According to a study by Cambridge University, it was revealed that almost about half of the population in the age group of 65 takes at least five different drugs per day. This figure has risen from just 12 percent 20 years ago while the proportion of the population taking no pills at all dropped from around 20 percent in the late 1990s to just 7 percent today. Researchers have tracked more than 15,000 older people who took part in two long term health studies which began in the 1990s. Some of the people who took part in this particular long term study mentioned that they were on and average of up to 23 tablets every day.
The researchers expressed their concern at the rapidly increasing dependence on prescription and over the counter medicine which is technically known as polypharmacy. The studies reveal how polypharmacy can give rise to an increasing danger of interactions between different drugs and the risk of feebleness in older patients. It is feared that a number of patients are left on medications for a long time without regular or thorough reviews or checkups. The volunteers who had taken part in the study were asked to record their regular use of medication including drugs that are prescribed by doctors and those they have bought like the painkillers, vitamins and minerals.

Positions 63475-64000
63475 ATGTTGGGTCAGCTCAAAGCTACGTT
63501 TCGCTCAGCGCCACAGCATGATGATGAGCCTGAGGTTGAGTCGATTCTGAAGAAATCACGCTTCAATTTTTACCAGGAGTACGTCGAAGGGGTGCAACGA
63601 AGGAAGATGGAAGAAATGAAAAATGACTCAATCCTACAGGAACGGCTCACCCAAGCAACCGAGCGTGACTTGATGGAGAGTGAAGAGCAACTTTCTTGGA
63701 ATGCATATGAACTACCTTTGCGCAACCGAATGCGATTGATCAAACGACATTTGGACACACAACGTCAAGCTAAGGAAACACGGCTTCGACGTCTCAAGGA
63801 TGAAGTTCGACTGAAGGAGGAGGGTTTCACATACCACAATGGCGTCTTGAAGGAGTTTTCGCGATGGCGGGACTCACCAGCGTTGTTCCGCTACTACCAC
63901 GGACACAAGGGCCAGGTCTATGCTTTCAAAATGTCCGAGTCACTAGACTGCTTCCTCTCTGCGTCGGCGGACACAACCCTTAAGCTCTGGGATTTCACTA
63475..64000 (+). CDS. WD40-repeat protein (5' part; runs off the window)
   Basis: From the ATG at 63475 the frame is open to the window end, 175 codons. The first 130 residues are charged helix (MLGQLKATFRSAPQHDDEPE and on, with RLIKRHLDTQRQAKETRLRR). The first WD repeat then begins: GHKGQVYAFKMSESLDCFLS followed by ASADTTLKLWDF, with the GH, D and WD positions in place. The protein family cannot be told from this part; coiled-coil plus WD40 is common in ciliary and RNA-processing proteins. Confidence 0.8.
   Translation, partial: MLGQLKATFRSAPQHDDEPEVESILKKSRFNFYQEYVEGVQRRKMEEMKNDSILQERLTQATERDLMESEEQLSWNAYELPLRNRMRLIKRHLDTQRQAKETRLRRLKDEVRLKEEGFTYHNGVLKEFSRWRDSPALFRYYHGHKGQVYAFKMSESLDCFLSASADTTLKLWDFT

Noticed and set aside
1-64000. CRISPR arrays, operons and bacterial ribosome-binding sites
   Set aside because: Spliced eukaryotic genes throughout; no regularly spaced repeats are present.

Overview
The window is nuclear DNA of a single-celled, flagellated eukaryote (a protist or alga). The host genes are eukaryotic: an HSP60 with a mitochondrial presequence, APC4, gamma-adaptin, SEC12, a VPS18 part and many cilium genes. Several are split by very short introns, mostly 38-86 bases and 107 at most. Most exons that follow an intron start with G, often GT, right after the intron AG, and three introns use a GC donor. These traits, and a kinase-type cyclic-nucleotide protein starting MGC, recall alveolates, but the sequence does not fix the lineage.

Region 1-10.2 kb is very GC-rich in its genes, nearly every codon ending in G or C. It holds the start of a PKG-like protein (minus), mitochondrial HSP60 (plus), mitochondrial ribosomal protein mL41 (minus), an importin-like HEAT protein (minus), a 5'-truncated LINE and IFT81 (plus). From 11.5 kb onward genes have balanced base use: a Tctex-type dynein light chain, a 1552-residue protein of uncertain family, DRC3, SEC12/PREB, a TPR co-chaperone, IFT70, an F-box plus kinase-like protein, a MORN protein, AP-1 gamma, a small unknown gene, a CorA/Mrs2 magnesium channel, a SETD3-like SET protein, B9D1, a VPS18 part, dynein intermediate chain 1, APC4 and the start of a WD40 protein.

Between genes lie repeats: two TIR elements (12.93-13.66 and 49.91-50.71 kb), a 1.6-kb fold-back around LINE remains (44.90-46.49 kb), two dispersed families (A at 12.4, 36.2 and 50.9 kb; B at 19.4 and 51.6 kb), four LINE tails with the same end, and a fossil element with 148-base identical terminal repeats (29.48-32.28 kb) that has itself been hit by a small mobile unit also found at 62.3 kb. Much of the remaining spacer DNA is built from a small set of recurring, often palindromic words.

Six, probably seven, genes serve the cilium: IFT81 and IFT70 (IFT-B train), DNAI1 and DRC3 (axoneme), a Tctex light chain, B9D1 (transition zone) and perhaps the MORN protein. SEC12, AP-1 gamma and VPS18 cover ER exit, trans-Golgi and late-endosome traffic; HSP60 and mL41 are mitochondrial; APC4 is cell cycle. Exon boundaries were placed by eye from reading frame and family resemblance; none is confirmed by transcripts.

The results revealed that the proportion of the population taking five or more different drugs each day jumped from 12 per cent to 47 per cent. On the other hand, the number of people taking no medication at all just halved. Pills for heart disease such as statins accounted for about nearly half of the medication that was taken. The researchers said that the increased use of drugs partly reflected better diagnosis and treatment of potentially deadly conditions. But at the same time, they also raised concerns that some of the patients may not need all the drugs, still they are on them and are potentially at an increased risk of death. Dr Carol Brayne who is one of the researchers said that we all know that polypharmacy is associated with a higher rate of mortality and that the evidence for combination therapies that has been applied on the older population does not seem to be a good one at all.